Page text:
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(Helsińska Fundacja Praw Człowieka) The HFHR has filed an amicus curiae brief before the Regional Court in Kraków in a case concerning the conduct of several participants of a monthly commemoration of the Smolensk catastrophe towards a journalist reporting on the event, Gazeta Wyborcza’s Paweł Figurski. On 10 August 2017, ...
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(CIVICUS MONITOR) #Greece 🇬🇷: @CNN investigative journalist Mina Karamitrou's car was destroyed by a bomb attack in Athens. We and the Journalists' Union of the Athens Daily Newspapers condemn the attack and urge authorities to investigate it #pressfreedom. @EFJEUROPE https://t.co/BjwWnMO8oK — IFJ (@IFJGlobal) May 16, 2019 Expression Attacks on media ...
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(CIVICUS MONITOR) [...] Romanian investigative journalist Emilia Șercan receives death threats https://t.co/fRWgcCaahv — Committee to Protect Journalists (@pressfreedom) April 18, 2019 Investigative journalist subjected to death threats  On 15th April 2019, an investigative journalist, Emilia Șercan, who reports for the local news website PressOne, received death threats through a text message on WhatsApp urging her to stop her ...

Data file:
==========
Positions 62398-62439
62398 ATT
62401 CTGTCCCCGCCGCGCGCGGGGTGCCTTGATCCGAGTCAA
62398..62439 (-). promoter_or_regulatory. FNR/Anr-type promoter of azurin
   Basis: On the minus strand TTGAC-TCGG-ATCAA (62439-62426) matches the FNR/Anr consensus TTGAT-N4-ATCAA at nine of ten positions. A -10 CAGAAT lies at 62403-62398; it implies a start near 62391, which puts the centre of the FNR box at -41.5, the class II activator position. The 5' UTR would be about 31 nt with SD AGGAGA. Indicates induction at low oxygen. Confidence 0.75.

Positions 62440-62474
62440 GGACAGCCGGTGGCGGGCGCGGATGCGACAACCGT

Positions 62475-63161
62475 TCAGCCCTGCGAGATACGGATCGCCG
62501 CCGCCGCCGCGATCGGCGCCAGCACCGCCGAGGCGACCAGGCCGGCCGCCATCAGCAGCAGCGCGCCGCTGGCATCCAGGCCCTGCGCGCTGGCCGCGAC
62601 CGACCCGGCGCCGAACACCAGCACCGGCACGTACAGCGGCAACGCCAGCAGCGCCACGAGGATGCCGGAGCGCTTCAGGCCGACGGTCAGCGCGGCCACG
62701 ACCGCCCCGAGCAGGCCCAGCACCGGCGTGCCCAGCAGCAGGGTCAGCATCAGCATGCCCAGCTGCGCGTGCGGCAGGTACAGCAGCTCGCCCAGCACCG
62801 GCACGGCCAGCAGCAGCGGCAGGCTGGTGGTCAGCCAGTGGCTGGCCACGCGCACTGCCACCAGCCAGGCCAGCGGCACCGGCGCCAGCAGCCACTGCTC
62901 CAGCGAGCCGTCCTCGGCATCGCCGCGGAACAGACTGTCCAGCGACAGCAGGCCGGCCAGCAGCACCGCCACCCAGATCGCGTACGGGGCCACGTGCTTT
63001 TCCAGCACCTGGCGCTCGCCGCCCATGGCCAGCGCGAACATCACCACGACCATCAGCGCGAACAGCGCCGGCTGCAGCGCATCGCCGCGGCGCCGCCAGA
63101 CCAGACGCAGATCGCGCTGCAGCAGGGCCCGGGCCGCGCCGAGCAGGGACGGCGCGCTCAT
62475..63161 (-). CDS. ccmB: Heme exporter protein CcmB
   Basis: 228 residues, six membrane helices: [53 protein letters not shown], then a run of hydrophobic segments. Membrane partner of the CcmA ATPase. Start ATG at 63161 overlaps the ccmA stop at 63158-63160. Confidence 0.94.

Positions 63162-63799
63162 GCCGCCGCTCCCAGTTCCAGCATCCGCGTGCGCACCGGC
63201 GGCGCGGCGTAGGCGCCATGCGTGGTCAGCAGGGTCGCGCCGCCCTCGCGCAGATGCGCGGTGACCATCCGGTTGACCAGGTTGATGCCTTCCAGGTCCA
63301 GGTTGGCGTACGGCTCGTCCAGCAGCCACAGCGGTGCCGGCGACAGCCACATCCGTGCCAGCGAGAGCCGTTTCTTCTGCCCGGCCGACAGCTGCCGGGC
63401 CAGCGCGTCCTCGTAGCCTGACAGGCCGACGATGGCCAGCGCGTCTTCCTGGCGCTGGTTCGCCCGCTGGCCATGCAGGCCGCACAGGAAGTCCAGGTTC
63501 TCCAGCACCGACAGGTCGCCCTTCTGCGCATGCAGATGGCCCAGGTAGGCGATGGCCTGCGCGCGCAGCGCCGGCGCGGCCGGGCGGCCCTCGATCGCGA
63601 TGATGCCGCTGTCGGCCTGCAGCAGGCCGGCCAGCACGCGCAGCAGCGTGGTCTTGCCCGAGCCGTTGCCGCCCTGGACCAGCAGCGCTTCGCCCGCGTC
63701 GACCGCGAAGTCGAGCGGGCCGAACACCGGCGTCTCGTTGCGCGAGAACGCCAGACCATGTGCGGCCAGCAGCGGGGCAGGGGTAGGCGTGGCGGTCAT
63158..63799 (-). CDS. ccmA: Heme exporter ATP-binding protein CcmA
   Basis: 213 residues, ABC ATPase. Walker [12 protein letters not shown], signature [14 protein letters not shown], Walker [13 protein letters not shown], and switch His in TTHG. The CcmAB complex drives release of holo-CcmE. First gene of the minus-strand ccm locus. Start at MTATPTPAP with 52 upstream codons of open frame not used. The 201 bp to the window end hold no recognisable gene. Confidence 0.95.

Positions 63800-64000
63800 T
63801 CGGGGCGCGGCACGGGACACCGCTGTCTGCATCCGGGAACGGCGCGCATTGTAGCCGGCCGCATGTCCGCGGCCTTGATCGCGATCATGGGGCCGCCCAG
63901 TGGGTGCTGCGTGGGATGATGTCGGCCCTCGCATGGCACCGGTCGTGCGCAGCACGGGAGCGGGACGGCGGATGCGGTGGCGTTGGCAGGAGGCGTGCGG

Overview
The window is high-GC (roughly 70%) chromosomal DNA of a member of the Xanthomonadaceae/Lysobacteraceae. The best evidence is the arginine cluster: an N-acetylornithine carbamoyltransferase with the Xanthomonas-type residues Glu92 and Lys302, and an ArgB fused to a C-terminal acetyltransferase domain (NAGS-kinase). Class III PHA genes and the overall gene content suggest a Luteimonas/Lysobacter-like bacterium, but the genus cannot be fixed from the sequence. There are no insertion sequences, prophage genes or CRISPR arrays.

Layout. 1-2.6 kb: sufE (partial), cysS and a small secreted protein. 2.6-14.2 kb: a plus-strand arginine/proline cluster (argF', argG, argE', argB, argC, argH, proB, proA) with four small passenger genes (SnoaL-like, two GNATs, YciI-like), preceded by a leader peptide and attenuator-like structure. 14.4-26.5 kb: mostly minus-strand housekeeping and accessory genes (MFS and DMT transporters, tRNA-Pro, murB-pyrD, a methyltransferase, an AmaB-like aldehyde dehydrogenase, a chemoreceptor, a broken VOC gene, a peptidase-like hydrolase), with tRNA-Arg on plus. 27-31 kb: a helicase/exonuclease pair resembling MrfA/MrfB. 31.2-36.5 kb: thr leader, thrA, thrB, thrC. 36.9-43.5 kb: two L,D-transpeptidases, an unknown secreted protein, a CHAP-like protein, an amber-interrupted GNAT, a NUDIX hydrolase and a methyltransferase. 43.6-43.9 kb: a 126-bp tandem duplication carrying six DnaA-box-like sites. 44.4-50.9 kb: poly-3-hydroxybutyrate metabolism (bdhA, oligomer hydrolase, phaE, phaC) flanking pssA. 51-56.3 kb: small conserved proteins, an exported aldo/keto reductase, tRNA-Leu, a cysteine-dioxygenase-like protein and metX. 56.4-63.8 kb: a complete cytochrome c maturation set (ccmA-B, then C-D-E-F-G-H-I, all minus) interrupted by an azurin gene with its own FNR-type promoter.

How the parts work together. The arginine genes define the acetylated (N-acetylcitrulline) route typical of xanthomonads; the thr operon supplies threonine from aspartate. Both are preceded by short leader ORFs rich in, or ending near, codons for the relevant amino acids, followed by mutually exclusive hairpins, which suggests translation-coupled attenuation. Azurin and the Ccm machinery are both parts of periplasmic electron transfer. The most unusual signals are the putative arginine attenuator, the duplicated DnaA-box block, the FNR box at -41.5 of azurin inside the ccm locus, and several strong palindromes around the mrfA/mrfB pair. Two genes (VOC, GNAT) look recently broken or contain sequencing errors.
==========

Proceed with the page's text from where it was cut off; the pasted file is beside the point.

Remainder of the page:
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(Sherpa) Paris, 13 May 2019 –  17 humanitarian and human rights NGOs today denounced threats to press freedom after three French journalists were summoned by the French intelligence services for investigating the presence of French weapons in the conflict in Yemen. Geoffrey Livolsi and Mathias Destal of the French investigative media Disclose, ...